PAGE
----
Hilary Noack has always loved cars.
So much so that she recently opened Ink&Iron, an auto body shops staffed and run entirely by women. She spends her days in the shop listening to music and doing what she loves – bring cars back to life and watching over the apprentices learning how to do the same.
“Being a woman in this trade usually means that you’re the odd one out,” says Noack. “When I went through the apprenticeship program at Centennial College I was the only girl in my class.”
But Noack is used to being the only woman in the business. Before opening Ink&Iron, Noack was the first woman to teach auto body full-time at Centennial College, where she worked for a number of years.
“This is my passion. It’s what I love to do. And I think it’s better if you can write your own ticket and do things for yourself. You have the opportunity to create something that is a reflection of yourself.”
It has been called an ‘innovative gourmet restaurant’ with an ‘amazing’ menu…a ‘delight for the senses.’ In the competitive world of French cuisine, the praise northern France’s La Grenouillere garners is rare, indeed.
It is no surprise, then, that Brandon Murch has found a home at the Michelin-starred restaurant.
Murch is a Kitchener-Waterloo native, and an aspiring chef. He knew since childhood that he wanted a career in the kitchen.
“One of my most vivid memories from childhood is the smell of fresh bread at my grandparents’ house. Every time I arrived, I could smell the bread from the driveway. This, for me, signaled the start of a great week with my grandparents and a lot of happy childhood memories…as well as a lot of sandwiches! To this day, whenever I smell bread, I am briefly transported back to these moments of happiness as a child,” said Murch.
The 21-year-old’s journey to apprentice in France began in high school, where he took part in his school’s OYAP program. He then studied at the Stratford Chef School, while gaining practical experience at top-rated Canadian restaurants like Atelier and Langdon Hall.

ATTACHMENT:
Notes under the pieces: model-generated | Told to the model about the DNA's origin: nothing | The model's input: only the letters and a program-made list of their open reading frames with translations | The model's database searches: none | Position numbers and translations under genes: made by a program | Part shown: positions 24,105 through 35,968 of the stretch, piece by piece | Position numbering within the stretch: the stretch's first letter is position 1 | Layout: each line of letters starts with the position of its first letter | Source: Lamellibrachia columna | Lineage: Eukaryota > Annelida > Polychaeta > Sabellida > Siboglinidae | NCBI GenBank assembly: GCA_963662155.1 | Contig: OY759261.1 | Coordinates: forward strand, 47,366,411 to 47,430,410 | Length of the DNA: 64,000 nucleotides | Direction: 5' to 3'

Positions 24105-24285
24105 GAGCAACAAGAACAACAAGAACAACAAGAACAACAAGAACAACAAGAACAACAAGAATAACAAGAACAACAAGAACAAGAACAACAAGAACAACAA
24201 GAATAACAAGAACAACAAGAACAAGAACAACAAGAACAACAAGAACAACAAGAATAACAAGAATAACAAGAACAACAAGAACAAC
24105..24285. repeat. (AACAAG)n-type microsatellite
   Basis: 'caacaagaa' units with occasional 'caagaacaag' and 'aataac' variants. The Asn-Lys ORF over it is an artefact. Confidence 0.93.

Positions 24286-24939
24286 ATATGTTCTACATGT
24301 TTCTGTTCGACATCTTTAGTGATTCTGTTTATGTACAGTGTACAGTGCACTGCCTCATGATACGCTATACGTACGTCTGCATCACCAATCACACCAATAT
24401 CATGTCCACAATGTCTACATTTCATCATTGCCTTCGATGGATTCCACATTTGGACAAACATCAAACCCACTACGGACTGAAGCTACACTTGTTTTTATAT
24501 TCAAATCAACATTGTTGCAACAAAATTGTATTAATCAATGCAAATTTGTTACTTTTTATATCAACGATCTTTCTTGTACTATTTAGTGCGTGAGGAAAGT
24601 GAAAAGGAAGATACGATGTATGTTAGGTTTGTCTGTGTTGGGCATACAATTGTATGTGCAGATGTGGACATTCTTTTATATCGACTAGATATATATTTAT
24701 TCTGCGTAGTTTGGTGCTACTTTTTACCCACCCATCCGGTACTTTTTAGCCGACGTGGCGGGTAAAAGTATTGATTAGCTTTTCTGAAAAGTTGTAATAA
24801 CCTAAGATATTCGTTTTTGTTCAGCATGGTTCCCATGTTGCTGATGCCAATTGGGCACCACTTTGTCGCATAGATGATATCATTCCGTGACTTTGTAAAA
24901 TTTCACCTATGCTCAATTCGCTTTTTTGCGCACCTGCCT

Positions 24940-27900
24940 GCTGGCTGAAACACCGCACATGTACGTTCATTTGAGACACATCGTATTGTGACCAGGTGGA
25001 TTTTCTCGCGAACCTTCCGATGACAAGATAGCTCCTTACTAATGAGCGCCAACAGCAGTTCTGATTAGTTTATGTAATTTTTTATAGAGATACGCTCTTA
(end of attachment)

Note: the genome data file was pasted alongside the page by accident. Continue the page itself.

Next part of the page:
What’s next for the ambitious young chef?
“I would like to one day open my own restaurant in the countryside. Using local ingredients, or even with my own farm. Where I want to open this restaurant is still a mystery, however I still have plenty of long-hour days, and hard work ahead of me to figure this out. In the meantime, I aim to train in kitchens all around the world, gaining experience with the best chefs in the industry.”
“Go after your dream,” advises Jody Laurin. “It’s a great feeling when you accomplish what you set out to do. It’s the best feeling in the world.”
Laurin is a Métis powerline technician from Tiny Township in the Georgian Bay region. Having participated in a joint Métis Nation-Georgian College program designed to boost the number of Aboriginal people working in the energy sector, he wants to get the word out to his peers that skilled trades careers are a worthwhile investment.
He says that Ontario’s indigenous communities are an ideal source of talent to potentially fill the projected shortage of skilled tradespeople in the province.
“I work with great people, I get to be outside and every day is different. On top of that, I’m paid really well to do my job. I love going to work every day and not many people get to say that.”
Simone Hewitt’s roots in the skilled trades run deep.
“With my grandpa as a handyman and my stepdad as an electrician you might say the trades is a family affair,” says the 21-year-old Toronto resident.
Hewitt, who trained as a steamfitter at U.A. Local 46 in Scarborough, enjoys the feeling of having accomplished something at the end of the day.
“The trades give me the opportunity to work with my hands and really see the benefits first hand.”
As a young mother, Simone was inspired by her son to better herself by choosing a rewarding career path.
She loves driving by a place and thinking “cool, I helped build that.”